Here’s to the crazy ones. The round pegs in square holes
As you know, we’re always looking for exceptional things. And not just exceptional things in the most commonly associated meaning (you know: good stuff), but also in the more literal definition – ie, games, technology and people that are out of the ordinary, that somehow defy expectations or run against convention. This issue contains some great examples.
In our big interview, for instance, Richard Lemarchand explains why he walked away from Naughty Dog, a studio at the height of its powers, to try something new. It would have been no surprise to see him credited following the inevitable climactic showdown in Uncharted 4: A Thief’s End, but instead Lemarchand is dedicating his time to helping a new generation of creators make their names at the University Of Southern California.
Elsewhere, we look at the origins of a most unusual breed – a genre of game that UK studios have dominated for years while the fortunes of the region as a whole have wavered. In UK Garage, the cream of the British racing development scene explain how they’ve defied the odds.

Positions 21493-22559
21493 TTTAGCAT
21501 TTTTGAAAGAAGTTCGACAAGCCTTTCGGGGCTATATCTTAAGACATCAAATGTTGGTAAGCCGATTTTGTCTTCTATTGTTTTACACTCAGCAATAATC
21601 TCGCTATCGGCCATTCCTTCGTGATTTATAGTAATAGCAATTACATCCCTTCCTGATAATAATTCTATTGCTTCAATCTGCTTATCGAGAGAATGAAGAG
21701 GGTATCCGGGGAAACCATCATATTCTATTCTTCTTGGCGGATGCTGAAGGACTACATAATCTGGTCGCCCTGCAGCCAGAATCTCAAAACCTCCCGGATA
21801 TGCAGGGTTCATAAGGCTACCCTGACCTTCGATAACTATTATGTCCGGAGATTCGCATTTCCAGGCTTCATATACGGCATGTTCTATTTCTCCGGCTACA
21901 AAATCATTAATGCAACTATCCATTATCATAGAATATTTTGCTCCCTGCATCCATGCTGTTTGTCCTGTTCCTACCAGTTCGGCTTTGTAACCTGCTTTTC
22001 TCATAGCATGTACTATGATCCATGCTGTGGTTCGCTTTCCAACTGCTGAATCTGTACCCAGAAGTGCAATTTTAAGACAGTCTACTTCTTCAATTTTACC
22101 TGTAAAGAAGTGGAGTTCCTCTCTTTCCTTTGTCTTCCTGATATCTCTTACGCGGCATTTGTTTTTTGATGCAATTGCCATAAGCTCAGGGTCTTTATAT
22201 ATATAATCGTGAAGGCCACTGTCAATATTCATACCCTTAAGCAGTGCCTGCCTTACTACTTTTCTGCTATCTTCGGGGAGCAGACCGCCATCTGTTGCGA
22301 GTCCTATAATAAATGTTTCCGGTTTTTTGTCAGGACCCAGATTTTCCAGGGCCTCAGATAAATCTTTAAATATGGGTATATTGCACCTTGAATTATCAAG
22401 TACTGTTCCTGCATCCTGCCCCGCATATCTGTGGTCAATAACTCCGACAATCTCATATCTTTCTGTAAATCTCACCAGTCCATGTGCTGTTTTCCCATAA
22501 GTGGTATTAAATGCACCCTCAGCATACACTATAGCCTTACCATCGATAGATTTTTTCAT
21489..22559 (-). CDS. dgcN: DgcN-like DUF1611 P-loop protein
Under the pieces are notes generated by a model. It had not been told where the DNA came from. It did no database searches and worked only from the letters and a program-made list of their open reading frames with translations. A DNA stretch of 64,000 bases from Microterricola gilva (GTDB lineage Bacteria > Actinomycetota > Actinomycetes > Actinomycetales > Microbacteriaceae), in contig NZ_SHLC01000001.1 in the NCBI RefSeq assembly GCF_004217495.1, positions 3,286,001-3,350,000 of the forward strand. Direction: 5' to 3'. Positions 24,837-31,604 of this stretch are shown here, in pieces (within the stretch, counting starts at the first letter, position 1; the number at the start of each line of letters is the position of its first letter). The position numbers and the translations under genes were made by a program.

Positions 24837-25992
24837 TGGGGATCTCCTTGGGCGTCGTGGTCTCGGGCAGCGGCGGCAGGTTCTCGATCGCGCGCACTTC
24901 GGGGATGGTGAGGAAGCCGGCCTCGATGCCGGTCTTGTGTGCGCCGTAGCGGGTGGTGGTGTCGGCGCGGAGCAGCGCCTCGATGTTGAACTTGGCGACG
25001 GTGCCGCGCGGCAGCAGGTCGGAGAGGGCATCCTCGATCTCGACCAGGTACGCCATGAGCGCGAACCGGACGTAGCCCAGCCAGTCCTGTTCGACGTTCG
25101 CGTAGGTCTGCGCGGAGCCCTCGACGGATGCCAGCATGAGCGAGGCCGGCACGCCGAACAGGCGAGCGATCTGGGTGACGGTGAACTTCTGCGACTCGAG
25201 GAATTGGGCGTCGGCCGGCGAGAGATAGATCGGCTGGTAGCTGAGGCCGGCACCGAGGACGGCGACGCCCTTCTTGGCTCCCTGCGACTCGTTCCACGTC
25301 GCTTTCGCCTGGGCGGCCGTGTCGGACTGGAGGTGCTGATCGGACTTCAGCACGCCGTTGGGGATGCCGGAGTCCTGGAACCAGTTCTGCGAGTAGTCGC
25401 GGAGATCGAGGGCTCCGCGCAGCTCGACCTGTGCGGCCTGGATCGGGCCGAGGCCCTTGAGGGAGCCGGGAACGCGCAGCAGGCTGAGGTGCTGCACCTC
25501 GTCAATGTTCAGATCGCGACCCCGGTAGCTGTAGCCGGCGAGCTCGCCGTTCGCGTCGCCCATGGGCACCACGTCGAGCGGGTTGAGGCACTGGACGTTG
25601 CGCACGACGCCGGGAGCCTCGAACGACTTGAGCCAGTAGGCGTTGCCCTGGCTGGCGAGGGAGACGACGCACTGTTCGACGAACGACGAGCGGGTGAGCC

And from big studios to small, in New For Old we revisit the console homebrew scene to see how platforms such as Atari’s Jaguar and Sega’s Dreamcast live on thanks to the work of a band of coders, designers and artists determined to carve their own niches even deeper.
Continuing the Dreamcast theme, in The Making Of… Rez we meet with Tetsuya Mizuguchi to discuss the creation of a game that has lost none of its lustre some 13 years after appearing on Sega’s console and PS2. In 2001, we hoped Rez might herald the beginning of a wave of hypnotic audiovisual experiments. That so few others were daring enough to follow in its wake demonstrates how lucky we were to see it at all.
Then there is Rime, from Tequila Works, a studio that is working hard to put Spain on the game-making map. Rime has among its visual influences the art of Joaquín Sorolla and Salvador Dali, while its tale is told not by NPC dialogue but by more experiential means. Exceptional indeed.